In recent years, as ceramic circuit boards which are intended for substrates in transistor modules, for example, there have been developed the so-called DBC (Direct Bonded Copper) substrates which are obtained by disposing a copper sheet destined to form conductor circuits at a stated position on a ceramic substrate and directly joining them by heating to a temperature not exceeding the melting point of copper (1,083° C.) and exceeding the eutetic point of copper and oxygen (1,065° C.). In the DBC substrates, since the ceramic substrates are heavily warped or they are deformed during application of heat for the purpose of union and, consequently, the gas emanating from the ceramic substrates or copper sheets are entrapped in the interfaces between the ceramic substrates and copper sheets, the copper sheets sustain fine blisters in part thereof and give rise to portions of insufficient union in the produced composites. When these blisters grow to a size exceeding a certain level, they entail a problem that the DBC substrates will not permit silicon semiconductor chips to be easily mounted thereon and the yield of the products will be poor consequently. There is another problem that even when the chips are mounted at all, the chips have poor adhesion and suffer from inferior thermal conductivity.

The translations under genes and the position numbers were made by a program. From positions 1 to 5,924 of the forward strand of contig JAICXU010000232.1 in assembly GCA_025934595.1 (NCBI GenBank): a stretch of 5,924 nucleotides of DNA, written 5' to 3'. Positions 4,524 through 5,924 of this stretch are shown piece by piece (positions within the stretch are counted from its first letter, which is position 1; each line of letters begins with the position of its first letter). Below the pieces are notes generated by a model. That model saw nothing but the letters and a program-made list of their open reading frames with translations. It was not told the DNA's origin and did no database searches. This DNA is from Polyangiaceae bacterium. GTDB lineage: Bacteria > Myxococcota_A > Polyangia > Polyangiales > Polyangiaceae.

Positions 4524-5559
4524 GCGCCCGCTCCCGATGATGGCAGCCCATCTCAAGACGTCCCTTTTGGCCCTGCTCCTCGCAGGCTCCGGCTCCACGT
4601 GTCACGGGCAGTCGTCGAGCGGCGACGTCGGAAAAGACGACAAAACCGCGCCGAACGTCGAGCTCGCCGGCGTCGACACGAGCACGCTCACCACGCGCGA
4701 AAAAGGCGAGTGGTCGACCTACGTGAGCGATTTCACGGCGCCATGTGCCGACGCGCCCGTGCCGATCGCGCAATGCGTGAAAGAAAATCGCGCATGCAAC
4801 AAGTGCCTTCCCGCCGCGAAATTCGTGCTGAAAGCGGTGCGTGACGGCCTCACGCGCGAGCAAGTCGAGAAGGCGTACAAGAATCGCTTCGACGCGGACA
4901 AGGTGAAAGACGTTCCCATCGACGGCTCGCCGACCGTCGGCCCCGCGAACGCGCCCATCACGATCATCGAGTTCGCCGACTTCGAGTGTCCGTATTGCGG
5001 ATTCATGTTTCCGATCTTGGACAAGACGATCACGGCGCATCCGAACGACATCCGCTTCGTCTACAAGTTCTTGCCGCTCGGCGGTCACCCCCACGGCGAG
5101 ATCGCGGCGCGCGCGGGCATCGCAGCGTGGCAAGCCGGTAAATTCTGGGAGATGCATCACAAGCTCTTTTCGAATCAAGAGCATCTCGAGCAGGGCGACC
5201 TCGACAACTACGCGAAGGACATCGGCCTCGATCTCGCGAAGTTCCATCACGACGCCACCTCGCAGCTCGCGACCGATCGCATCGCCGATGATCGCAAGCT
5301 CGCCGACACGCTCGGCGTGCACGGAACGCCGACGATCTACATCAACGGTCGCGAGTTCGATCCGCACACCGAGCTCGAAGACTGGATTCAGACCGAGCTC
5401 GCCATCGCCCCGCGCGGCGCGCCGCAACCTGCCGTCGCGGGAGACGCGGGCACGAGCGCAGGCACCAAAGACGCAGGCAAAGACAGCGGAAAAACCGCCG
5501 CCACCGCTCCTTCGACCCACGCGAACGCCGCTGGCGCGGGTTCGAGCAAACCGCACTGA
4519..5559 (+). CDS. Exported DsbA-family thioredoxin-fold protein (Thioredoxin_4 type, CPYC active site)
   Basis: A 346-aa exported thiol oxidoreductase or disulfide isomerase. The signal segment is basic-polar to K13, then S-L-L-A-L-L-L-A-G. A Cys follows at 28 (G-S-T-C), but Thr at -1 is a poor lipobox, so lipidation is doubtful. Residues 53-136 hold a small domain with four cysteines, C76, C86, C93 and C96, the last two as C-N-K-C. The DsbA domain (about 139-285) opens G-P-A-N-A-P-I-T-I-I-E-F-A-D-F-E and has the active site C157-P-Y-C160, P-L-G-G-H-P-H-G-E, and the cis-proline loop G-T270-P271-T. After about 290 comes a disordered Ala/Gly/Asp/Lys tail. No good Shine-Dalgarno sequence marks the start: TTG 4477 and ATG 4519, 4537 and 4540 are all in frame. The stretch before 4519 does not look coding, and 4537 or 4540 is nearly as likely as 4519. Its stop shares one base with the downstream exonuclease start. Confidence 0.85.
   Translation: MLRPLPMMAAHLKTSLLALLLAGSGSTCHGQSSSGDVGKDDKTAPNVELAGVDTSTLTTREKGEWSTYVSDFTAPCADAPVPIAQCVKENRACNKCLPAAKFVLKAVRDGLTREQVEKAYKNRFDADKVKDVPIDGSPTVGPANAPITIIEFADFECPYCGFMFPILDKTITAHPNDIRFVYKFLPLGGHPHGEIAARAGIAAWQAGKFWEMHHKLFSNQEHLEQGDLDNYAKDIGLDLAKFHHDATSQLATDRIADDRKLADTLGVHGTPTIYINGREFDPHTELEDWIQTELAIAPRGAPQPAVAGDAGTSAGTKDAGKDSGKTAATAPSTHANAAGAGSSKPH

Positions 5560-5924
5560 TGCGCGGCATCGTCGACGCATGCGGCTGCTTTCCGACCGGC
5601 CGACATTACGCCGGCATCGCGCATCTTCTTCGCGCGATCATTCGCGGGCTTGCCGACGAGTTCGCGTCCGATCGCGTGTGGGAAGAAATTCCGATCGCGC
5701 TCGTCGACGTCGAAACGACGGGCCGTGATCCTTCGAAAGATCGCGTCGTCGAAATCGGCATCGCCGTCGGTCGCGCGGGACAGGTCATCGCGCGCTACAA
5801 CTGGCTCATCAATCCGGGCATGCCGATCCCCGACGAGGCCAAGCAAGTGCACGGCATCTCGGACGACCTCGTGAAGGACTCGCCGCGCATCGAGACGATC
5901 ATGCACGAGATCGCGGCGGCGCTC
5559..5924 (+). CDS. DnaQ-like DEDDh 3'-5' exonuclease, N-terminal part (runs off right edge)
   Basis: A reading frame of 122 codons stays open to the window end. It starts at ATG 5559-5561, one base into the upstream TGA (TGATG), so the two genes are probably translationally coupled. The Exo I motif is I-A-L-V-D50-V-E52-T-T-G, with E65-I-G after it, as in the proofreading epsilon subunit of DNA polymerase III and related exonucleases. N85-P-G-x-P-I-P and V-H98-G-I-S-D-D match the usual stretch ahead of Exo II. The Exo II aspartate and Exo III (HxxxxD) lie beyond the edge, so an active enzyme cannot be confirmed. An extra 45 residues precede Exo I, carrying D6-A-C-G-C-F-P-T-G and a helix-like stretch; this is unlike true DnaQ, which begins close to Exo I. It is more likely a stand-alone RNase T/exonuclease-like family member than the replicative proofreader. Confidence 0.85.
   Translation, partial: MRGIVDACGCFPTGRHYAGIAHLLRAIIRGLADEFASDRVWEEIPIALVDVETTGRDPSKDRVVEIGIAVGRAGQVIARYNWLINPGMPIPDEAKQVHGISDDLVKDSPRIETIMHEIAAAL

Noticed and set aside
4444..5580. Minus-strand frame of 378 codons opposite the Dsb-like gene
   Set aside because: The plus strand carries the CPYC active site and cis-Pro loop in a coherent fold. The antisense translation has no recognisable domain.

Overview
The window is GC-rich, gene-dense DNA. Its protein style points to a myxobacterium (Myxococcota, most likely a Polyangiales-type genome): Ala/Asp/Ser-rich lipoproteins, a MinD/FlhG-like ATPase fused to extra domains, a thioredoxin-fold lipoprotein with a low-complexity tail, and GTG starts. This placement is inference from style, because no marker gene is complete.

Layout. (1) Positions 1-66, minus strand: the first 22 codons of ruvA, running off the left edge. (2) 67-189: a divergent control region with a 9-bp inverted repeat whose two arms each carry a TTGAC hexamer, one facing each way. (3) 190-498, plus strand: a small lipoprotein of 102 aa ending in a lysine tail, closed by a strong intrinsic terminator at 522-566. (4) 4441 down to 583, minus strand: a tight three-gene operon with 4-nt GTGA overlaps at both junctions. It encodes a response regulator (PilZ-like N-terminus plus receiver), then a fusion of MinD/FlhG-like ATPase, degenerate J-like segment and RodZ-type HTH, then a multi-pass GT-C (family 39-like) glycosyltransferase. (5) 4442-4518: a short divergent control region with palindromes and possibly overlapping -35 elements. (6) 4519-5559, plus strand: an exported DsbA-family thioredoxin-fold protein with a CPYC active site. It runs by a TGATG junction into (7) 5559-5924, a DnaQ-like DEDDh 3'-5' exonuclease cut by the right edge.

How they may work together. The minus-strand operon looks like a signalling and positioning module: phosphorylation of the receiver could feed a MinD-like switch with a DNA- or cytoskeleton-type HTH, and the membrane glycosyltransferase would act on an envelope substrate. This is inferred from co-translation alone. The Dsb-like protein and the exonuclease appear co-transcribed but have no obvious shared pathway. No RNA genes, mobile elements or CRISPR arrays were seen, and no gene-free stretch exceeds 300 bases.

Jochym (U.S. Pat. No. 4,409,278) has disclosed a directly joined metal-substrate composite in a blister-free construction owing to interposition of venting channels between the contiguous surfaces of the metal sheet and the substrate. Since the channels are formed either mechanically by the action of grinding or chemically by the action of etching with an etchant, they are not fully satisfactory from the practical point of view. Indeed, the device is effectively in diminishing the occurrence of blisters, the effect is not necessarily sufficient. Neidig (U.S. Pat. No. 4,505,418) has disclosed use of a vacuum furnace for joining a copper foil to a ceramic substrate under a vacuum. This method is quite deficient in productivity and, therefore, is economically infeasible. Neidig (U.S. Pat. No. 4,591,401) has further disclosed a joined metal-ceramic composite produced by preparing a metal sheet having a plurality of parallel grooves 3 to 10 microns in both depth and width formed on one surface and a ceramic substrate having a roughened surface and joining them fast on the processed surfaces. Though this method evidently tends toward diminishing the occurrence of blisters, the diminution attained at all is not fully satisfactory. The grooves continue to retain empty spaces between the metal sheet and the ceramic substrate even after their mutual adhesion. These grooves impede conduction of heat through the produced composite and increase thermal resistance thereof. When a pattern is formed by etching on the joined ceramic-metal composite as a substrate, the etchant used therein enters the empty spaces in the grooves and, at the time that a pellet is mounted on the substrate, impedes the pellet from being safely soldered thereto. The remaining etchant is suffered to corrode the copper sheet even to the extent of disrupting the mutual adhesion of the ceramic subsrate and the copper sheet and extremely intensifying thermal resistance and possibly entailing a trouble.